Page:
Set in the not-too-distant future, a Gizmonic Institute employee is lured to the dark side of the moon by third-generation mad scientist Kinga Forrester and her flunky, Max. He is sat in ...
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Set in the not-too-distant future, a Gizmonic Institute employee is lured to the dark side of the moon by third-generation mad scientist Kinga Forrester and her flunky, Max. He is sat in front of cheesy movies with his robot buddies and forced to tortuously watch bad movies in their entirety as these mad scientists study the effects on his mind.
Starts slow, but then if feels like the good old days!
Rejoice, MiSTies! The Satellite of Love is back, and so is the Gizmonic Institute and all of those terrible movies we love to make fun of!
Under the guidance of Joel Hodgson, Mystery Science Theater 3000: The Return feels like old times. Sure, some things are different. Of course the cast is new, with Jonah Ray taking over command as Jonah Heston, this edition's poor hapless guy who's being tortured with bad movies. His companions are the same (primarily Crow and Tom Servo), but they're voiced by different people (Hampton Yount and Baron Vaughn, respectively). And the Mads (mad scientists) are new as well, with Dr. Forrester's daughter Kinga (Felicia Day) taking over, ineptly assisted by TV's son of TV's Frank (Patton Oswald).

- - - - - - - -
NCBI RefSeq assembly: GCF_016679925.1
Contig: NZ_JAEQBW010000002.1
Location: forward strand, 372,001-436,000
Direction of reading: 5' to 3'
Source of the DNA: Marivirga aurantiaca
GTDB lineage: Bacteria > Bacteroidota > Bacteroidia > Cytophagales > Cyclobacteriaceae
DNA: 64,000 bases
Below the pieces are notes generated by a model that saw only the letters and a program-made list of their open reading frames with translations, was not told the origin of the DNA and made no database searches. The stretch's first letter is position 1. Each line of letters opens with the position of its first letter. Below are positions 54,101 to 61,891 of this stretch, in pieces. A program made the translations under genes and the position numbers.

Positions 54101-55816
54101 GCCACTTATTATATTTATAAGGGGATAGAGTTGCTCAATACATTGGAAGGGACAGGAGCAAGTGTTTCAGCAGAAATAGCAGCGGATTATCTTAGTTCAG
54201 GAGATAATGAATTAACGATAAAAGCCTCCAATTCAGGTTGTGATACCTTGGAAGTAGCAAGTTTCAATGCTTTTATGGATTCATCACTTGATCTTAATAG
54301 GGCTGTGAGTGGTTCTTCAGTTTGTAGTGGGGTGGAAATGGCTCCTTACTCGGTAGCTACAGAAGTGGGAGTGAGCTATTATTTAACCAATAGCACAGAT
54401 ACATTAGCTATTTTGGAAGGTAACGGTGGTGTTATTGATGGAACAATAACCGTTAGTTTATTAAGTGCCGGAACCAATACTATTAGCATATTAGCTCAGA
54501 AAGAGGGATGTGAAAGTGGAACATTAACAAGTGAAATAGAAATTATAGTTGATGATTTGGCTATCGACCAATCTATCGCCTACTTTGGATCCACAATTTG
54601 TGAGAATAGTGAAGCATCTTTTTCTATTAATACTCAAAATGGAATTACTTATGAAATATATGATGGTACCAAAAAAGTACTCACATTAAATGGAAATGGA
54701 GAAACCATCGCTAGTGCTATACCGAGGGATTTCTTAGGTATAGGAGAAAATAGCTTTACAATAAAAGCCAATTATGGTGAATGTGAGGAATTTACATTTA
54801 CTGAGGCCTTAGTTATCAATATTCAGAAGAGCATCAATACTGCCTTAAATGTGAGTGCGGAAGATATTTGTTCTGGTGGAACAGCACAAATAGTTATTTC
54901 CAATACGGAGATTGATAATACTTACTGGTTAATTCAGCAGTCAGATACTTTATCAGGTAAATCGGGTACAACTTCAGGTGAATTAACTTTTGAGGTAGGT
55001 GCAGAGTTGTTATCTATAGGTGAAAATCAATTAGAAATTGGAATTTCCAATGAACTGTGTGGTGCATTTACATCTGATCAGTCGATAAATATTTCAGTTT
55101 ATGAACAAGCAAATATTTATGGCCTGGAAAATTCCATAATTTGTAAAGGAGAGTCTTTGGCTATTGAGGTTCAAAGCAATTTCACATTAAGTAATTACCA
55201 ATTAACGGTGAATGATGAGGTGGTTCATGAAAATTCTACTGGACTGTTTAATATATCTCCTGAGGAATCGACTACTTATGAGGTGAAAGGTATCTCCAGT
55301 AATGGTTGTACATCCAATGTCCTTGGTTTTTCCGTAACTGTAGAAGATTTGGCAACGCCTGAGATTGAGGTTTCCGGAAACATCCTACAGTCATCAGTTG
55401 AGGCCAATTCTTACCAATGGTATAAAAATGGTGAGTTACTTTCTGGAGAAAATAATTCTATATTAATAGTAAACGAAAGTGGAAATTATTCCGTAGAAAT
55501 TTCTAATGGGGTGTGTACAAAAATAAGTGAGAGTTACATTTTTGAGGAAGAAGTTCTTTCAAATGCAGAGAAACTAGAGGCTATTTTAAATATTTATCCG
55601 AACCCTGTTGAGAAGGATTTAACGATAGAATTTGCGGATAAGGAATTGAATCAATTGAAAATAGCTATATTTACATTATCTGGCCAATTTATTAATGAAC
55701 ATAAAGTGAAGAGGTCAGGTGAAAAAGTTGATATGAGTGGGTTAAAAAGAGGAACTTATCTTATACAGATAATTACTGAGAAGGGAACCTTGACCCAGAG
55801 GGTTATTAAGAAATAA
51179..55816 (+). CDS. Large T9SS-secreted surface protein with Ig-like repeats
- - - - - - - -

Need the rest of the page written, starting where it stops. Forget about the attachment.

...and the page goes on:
You may need to adjust your set... just a little. We actually get to see poor Jonah's "origin" story...and amusingly, due to crappy recording technology, he has to literally act it out every episode. But at first it's a little jarring to hear the theme song grind to a halt right in the middle.
And whereas the old series used to show silly bits over the opening theme, the new one shows Jonah's kidnapping as a smug Kinga sings about how she'll send him cheesy movies, the worst she can find. Yes, with minor modifications, it's still the same catchy, loopy song. Cha-ching!
There are a few other things to get used to. Gypsy's throaty falsetto voice has been replaced by a midwest woman, and of course Tom and Crow sound different.
And the most important part, the movies? Well, they're actually improved. They're more recent and in color, but they're still B-movies. I have to admit being concerned that the series got off to a REALLY slow start with the first episode's riffs on "Reptilicus". I don't think I laughed once during Jonah and the 'bots' mockery, because the writing just was unfunny, weak, and frankly kind of desperate. Things improved in episode 2, and by episode 3 there were genuine belly laughs to be had. Guess it took them a while to get back into the groove of things.
So if you're still wondering how he eats and breathes and other science facts, repeat to yourselves it's just a show -- you should really just relax.
Mystery Science Theater 3000 is back!
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